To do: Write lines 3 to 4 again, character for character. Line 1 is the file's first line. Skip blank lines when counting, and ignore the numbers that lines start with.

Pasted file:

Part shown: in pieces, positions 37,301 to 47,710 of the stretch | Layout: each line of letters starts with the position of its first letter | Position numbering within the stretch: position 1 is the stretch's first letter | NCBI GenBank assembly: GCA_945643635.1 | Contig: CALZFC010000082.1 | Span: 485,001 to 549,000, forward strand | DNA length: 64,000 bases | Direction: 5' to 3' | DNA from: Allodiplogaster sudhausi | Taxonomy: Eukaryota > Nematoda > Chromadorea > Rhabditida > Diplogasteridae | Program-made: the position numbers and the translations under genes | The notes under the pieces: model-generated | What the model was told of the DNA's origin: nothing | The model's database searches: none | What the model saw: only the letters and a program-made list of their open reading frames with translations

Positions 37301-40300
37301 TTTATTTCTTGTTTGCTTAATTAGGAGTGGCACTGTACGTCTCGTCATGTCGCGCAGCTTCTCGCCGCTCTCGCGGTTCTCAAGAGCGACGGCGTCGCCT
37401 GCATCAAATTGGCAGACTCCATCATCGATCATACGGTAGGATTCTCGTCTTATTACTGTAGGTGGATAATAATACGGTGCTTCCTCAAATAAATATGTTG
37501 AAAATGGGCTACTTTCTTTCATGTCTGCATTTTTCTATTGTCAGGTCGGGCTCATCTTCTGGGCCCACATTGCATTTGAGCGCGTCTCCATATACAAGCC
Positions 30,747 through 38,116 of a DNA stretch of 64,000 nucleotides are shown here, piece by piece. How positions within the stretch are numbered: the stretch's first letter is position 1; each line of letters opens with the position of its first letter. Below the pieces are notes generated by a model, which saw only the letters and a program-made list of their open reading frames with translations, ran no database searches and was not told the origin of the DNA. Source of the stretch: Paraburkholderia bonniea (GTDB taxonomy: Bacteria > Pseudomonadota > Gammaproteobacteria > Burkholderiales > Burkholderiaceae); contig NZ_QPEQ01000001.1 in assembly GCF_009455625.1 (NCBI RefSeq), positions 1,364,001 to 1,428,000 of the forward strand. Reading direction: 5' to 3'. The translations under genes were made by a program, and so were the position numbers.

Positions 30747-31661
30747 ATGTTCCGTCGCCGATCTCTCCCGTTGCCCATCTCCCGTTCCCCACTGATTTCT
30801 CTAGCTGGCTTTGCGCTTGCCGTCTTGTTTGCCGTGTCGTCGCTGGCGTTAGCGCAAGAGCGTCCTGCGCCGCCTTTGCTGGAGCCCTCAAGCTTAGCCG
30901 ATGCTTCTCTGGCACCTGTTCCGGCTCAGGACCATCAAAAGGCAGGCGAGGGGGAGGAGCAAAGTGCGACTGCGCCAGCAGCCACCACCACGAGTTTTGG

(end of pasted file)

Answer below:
37301 TTTATTTCTTGTTTGCTTAATTAGGAGTGGCACTGTACGTCTCGTCATGTCGCGCAGCTTCTCGCCGCTCTCGCGGTTCTCAAGAGCGACGGCGTCGCCT
37401 GCATCAAATTGGCAGACTCCATCATCGATCATACGGTAGGATTCTCGTCTTATTACTGTAGGTGGATAATAATACGGTGCTTCCTCAAATAAATATGTTG